The former second chief counsel to the committee, G. Robert Blakey, now a law professor at the University of Notre Dame, said that if he knew Joannides had been the case officer responsible for the DRE he would have had him testify under oath.

Instead, Joannides kept the HSCA from obtaining the records and information they wanted and needed about the Cubans and the accused assassin.

It is not only the CIA who gets its way with NARA, the Secret Service destroyed records that were requested by the ARRB after the JFK Act was enacted, the Office of Naval Intelligence claims that it can find no relevant assassination records whatsoever from among the files of its director, ever though many such relevant ONI records have been found among the records of other agencies, and the WHCA refuses to even acknowledge the existence of the original, unedited Air Force One radio transmission tapes.

It is the responsibility of the NARA to enforce the JFK Act, which they have failed to do, and it is the responsibility of Congress to oversee the law, which they refuse to do, as they have not held an oversight hearing on the issue in over fifteen years.

Former Assassinations Records Review Board member Kermit Hall once said that it would take ten years before the JFK Act and the work of the ARRB could be adequately evaluated, well now it has been twenty years and we know that records have been intentionally destroyed, gone totally missing and are being wrongfully withheld, without any enforcement or oversight of the law.

We have written, faxed and emailed letters, asked appropriate questions at public hearings, signed petitions and protested with pickets and flyers seeking what most American citizens want and support – the full release of the records, yet the most significant documents remain sealed and the agency administrators do not even acknowledge our requests.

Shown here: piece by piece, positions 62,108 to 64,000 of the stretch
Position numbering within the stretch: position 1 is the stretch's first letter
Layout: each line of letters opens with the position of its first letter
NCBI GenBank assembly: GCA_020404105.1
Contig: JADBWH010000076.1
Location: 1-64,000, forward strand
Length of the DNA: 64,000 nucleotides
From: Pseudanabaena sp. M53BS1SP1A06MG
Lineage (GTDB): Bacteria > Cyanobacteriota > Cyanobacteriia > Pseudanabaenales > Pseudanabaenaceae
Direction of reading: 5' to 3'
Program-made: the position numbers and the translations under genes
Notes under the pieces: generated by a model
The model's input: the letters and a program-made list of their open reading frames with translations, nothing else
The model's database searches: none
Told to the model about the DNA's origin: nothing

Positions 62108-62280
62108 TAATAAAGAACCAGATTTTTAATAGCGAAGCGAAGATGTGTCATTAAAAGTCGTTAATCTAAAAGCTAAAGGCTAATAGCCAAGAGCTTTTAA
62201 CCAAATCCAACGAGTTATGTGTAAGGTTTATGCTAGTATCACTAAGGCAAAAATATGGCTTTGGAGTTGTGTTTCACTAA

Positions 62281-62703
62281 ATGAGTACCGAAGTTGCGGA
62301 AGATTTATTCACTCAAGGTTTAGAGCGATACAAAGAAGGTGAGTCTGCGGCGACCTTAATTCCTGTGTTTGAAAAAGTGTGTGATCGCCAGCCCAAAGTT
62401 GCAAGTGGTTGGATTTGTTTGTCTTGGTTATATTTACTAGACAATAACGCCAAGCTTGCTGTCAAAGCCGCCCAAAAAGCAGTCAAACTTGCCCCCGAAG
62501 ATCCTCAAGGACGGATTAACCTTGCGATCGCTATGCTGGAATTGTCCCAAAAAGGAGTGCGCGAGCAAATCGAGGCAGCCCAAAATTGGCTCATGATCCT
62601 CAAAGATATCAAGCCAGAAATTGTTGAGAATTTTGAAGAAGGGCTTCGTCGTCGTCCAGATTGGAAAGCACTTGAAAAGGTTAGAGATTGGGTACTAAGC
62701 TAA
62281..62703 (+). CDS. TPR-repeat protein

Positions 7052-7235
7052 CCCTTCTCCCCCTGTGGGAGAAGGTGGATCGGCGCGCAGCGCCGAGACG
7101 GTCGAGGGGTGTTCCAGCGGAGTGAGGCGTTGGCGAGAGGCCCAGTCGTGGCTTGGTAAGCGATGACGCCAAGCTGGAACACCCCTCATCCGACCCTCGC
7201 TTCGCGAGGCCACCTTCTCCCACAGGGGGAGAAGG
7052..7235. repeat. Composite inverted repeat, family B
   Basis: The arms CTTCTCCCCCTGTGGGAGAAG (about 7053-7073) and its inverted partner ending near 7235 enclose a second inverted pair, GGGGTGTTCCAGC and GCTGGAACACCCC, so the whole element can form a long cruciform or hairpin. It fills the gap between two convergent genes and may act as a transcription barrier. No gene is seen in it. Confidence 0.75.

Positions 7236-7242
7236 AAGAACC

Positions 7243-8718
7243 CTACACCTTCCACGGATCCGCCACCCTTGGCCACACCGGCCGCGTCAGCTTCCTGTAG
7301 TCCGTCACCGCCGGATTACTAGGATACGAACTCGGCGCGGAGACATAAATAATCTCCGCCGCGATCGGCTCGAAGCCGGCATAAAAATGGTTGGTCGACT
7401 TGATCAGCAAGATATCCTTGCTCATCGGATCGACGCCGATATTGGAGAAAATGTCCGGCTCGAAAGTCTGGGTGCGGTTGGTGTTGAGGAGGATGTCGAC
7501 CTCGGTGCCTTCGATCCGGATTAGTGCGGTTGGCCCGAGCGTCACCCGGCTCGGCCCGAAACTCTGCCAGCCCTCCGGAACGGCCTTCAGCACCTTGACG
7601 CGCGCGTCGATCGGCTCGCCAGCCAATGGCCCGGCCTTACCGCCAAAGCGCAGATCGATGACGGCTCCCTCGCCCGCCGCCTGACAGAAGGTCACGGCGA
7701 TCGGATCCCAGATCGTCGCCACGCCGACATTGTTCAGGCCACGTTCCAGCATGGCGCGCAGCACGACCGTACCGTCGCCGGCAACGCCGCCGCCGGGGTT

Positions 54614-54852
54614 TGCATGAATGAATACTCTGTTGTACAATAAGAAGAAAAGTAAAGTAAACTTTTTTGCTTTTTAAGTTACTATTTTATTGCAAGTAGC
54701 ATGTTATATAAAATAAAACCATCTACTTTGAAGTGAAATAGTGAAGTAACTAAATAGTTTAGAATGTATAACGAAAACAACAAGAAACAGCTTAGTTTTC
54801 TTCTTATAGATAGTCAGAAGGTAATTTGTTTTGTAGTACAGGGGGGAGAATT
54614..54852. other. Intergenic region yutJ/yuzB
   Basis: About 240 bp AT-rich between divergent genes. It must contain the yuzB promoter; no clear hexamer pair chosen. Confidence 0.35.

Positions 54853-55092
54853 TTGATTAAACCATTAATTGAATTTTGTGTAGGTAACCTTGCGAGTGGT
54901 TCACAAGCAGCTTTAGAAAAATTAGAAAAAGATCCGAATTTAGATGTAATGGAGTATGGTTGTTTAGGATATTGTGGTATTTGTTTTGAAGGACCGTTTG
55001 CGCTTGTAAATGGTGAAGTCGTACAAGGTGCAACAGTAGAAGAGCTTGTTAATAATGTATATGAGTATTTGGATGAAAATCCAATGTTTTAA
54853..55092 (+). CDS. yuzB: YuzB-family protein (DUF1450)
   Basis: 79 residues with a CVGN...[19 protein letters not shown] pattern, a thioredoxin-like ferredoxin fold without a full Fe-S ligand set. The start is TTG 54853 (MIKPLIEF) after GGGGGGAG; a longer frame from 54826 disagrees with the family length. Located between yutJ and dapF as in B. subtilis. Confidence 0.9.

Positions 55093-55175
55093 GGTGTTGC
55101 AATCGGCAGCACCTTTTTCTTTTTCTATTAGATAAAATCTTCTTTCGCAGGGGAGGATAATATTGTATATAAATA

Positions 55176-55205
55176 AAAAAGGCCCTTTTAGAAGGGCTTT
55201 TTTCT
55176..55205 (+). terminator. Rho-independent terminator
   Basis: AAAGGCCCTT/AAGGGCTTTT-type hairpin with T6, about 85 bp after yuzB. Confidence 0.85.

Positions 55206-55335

Their intransigence, their blatant destruction of records, their refusal to include the JFK records as part of the NDC program, their refusal to enforce the JFK Act or the President’s Executive Order, their refusal to hold mandated Congressional oversight hearings and their refusal to release the relevant records now is playing politics with history, our history, our records, and we must hold them accountable for their actions.

Friday, October 26 is the 20th anniversary of the enactment of the JFK Act, one of the most significant pieces of legislation in history, and I call on you and everyone interested in the truth about the assassination and our mutual history to take action, any action – write a letter to the Archivist, your congressman or the President, make a phone call, post on a government web page or internet forum, sign the petition or get some friends to sign it, but do something that will help make and issue of open government in general and the JFK assassination records in particular.

At one time JFK assassination records may have been reasonably withheld for reasons of national security, but now, fifty years after the assassination and twenty years after the enactment of the JFK Act, it is a matter of national security to release them.

In February 1962, on the twentieth anniversary of the Voice of America, President Kennedy said, “We seek a free flow of information…We are not afraid to entrust the American people with unpleasant facts, foreign ideas, alien philosophies, and competitive values. For a nation that is afraid to let its people judge the truth and falsehood in an open market is a nation that is afraid of its people.”

The US government today is afraid of its people, afraid to enforce its own laws and afraid to allow its people know the complete truth about the assassination of President Kennedy.

Now, twenty years after the enactment of the JFK Act, it is time to do something about it.

Petition | Free the JFK Files | Change.org

JFKcountercoup: Open Letter to Ferriero

JFKcountercoup: View the third NDC Open Public Forum

JFKCountercoup2: WHY Congress Oversight Is Needed